Yeager: Kay, this is a story that I think would have been the majority of the news cycles for the month of June, the approaching smoking ban. We haven't heard much about it but it does into effect in less than a week. Is anybody happy about this one who was opposed to it? Has time healed any wounds with those that were against this ban?
Henderson: It seems as if salt has been poured in the wounds. I talked with a gentleman who came to Iowa in early June to talk with lawmakers about the ban. He owns a bar in Fort Madison. He's been fighting flood waters for the past eight days. He is still angry about the ban.
Yeager: Angry you're using, still?
Henderson: Angry, still very angry. There is a group of bar owners who have met with former Iowa Governor Tom Vilsack who, by the way, is a lawyer, talking about suing the state. Their suit would be based on the predicate that they've created two classes of the same kinds of establishments, bars and restaurants and then bars and restaurants at casinos, and they're arguing that that is un-Constitutional.
Yeager: And they are seriously -- do they think they have any merit? I don't know if the former Governor told them they have merit for their lawsuit but we haven't seen any lawsuits filed. We thought we might.
Henderson: Yes, I would think that we may see a lawsuit at some point in the near future.
Yeager: One part of the question or the debate is how are you going to enforce it and what exactly are the rules? The Health Department is planning to meet soon.
Henderson: Right, tomorrow.
Yeager: What are they trying to hammer out?
Henderson: Well, one of the points of conflict has been whether patio areas adjacent to bars and restaurants can be smoking areas and there is some disagreement about how the department has written the rules whereby they have virtually prohibited most bars from having patios or beer gardens in which their patrons can smoke. There are some other sticking points in the rules, if you will. The school boards have raised an objection because it appears that the law and the rules as written would require them to put up new signs. Schools in Iowa and everywhere in the nation have been no smoking zones since 1994. But they think the law as written in the rules as promulgated would force them to put up new, larger signs at $6 a pop so it could cost school districts thousands of dollars across the state, perhaps at a time when they might be replacing books that may have been flooded.
Yeager: Sure, we can get into that in a moment. I want to get into that question about libraries but I also want to talk about the presidential race that's going on. Iowa, again, considered a battleground state. What was the big signal that that is truly the case?
Henderson: Two signals this week. One, Jackie Norris, a long-time Iowa political operative has been named state chair for the Obama campaign. A gentleman who I have never met and can not recall his name has been named the Iowa state director for John McCain's campaign. I'm led to believe that he is a recent college graduate who has been working on the McCain campaign for the past 18 months, has been traveling with Mr. McCain. It's a signal that Iowa is one of those "battleground" states which is a must win for either candidate to get to that magic number of 270 electoral votes.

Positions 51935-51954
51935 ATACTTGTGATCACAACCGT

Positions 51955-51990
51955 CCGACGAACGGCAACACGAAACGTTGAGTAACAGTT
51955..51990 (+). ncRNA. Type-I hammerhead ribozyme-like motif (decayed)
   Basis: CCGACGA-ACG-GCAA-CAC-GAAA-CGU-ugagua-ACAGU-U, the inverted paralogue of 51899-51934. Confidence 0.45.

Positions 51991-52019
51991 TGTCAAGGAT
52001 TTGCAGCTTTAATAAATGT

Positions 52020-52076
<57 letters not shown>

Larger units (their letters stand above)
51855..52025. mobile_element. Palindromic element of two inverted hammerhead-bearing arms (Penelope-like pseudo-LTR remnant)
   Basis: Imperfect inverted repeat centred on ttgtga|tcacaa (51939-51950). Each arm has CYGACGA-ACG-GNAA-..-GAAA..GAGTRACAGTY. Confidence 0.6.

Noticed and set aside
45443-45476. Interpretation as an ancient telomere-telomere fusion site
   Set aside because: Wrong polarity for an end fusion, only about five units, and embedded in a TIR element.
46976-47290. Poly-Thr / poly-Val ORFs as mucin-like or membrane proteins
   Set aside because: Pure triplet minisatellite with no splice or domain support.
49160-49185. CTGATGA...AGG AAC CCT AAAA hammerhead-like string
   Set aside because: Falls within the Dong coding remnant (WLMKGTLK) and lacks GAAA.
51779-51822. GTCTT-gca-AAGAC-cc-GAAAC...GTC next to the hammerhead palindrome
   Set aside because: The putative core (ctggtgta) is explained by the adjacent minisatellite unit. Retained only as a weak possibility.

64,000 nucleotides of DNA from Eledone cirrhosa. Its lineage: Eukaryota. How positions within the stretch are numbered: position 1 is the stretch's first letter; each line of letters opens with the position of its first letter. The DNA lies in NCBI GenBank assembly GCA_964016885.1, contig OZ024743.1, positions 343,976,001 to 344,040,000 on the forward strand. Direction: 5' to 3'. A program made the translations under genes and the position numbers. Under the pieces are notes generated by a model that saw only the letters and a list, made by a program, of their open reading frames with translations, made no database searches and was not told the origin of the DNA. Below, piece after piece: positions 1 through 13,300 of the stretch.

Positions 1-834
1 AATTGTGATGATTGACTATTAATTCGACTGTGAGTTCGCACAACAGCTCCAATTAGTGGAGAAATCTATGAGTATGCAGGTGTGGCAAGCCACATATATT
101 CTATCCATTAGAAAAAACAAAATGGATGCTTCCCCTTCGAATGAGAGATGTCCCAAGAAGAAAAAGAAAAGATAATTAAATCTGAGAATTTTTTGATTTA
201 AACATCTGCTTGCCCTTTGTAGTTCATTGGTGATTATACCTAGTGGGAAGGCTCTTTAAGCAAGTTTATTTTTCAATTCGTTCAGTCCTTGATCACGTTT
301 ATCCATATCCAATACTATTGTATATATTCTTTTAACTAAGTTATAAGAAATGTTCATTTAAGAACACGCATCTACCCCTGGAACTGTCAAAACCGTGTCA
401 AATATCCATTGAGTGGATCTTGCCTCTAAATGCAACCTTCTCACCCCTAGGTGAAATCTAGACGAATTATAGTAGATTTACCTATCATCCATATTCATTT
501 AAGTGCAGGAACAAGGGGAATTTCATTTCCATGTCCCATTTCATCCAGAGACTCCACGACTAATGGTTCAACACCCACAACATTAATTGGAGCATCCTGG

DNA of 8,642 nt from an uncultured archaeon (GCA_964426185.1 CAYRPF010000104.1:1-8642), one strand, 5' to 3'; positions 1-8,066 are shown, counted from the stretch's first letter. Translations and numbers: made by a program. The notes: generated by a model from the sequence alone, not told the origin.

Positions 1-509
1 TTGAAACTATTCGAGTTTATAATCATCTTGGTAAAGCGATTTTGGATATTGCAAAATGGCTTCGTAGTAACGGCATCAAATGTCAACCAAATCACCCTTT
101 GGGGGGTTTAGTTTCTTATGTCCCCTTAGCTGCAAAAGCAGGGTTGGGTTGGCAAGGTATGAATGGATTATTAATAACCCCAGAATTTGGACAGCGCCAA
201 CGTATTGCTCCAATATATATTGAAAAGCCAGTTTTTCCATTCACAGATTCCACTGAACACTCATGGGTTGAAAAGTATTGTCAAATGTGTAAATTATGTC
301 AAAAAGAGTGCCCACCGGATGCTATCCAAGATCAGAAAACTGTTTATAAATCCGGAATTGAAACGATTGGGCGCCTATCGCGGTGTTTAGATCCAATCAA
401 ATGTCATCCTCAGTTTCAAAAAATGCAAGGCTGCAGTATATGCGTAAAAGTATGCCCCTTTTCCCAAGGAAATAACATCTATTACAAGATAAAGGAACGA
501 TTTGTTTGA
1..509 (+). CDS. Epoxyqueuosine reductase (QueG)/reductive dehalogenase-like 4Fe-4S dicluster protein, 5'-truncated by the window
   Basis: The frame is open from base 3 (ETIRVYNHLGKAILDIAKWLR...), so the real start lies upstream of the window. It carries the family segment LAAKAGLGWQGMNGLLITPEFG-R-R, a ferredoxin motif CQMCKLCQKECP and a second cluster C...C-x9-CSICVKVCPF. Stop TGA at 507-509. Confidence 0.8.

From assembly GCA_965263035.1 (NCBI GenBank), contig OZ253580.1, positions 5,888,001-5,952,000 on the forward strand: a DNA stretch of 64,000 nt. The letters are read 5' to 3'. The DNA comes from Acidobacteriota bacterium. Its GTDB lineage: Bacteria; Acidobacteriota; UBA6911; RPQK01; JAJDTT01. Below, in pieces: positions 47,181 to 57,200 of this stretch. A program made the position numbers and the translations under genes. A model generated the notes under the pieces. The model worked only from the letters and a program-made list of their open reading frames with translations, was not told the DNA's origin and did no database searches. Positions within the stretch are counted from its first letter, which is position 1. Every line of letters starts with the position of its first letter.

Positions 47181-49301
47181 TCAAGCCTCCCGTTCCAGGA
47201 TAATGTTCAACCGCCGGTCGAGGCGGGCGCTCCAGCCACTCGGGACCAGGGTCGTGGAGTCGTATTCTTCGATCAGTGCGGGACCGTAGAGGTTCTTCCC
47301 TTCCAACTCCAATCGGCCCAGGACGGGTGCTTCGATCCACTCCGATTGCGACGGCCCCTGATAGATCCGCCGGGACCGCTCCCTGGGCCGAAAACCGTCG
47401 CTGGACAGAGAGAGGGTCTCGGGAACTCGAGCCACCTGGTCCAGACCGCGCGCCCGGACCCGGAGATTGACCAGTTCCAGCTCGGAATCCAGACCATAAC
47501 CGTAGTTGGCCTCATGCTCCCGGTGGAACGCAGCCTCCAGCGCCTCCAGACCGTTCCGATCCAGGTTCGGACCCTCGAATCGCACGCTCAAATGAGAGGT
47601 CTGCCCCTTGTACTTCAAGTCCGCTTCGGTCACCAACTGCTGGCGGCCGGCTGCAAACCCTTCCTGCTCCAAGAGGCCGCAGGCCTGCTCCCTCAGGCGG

Yeager: Electoral votes, that is, and we've seen plenty of math that puts that even. So, 7 electoral votes, which Iowa has, would be key. One person who works for the current president, Jim Nussle, a former Congressman, candidate for Governor is now the Director of Budgets, Office of Management of Budgets. What has been your conversation with him here in the last few days?
Henderson: I had an opportunity to talk with former Congressman Nussle earlier this week to talk about what this job is like and it has come to occur to him that there is a reason why former OMB chiefs have a hard time finding jobs in the private sector after they leave government, it's because they're basically Mr. No. They are the bad cop whereas everyone else in the administration is the good cop. They're the bad cop who is please don't spend the money. Anyway, the other insight that he had was the fact that, of course, he is the first Iowan since Henry Wallace to be in that inner circle, a part of the Cabinet and as such Iowa's Congressional delegation has been meeting with him and he was out here with the President when the President was touring Cedar Rapids looking at the damage in an area that he's very familiar with.
Yeager: Let's talk a little bit about the flooding here in the final minute, Kay. We talk about libraries. We're going to see here in a moment about the Cedar Rapids Library, several large libraries have lost but several small libraries have lost. What is the status of Iowa libraries in flood water damage territory?
Henderson: Well, there's been a lot of focus on the Cedar Rapids Library which, of course, was in the downtown area and where there were sort of Herculean efforts to move part of the collection to upper floors. There's still no power in downtown Cedar Rapids and that library is not going to open for weeks, if not months. But there are other libraries, for instance, Creston, Iowa and it wasn't necessarily because of flooding, it was because the area was inundated with eight inches of rain overnight. So, it's not necessarily rivers that have flooded, it's just that there have been these torrential downpours that have caused flooding in several areas of the state. And so you have instances in which people in a small town perhaps don't have great Internet access in a really small town and the library is the point of contact for them with the Internet. And so libraries are struggling trying to find other means by which to serve their patrons.
Yeager: We'll have to see how this one plays out as we determine what has happened as we dry out from the flood waters. Kay Henderson of Radio Iowa, thank you for stopping by.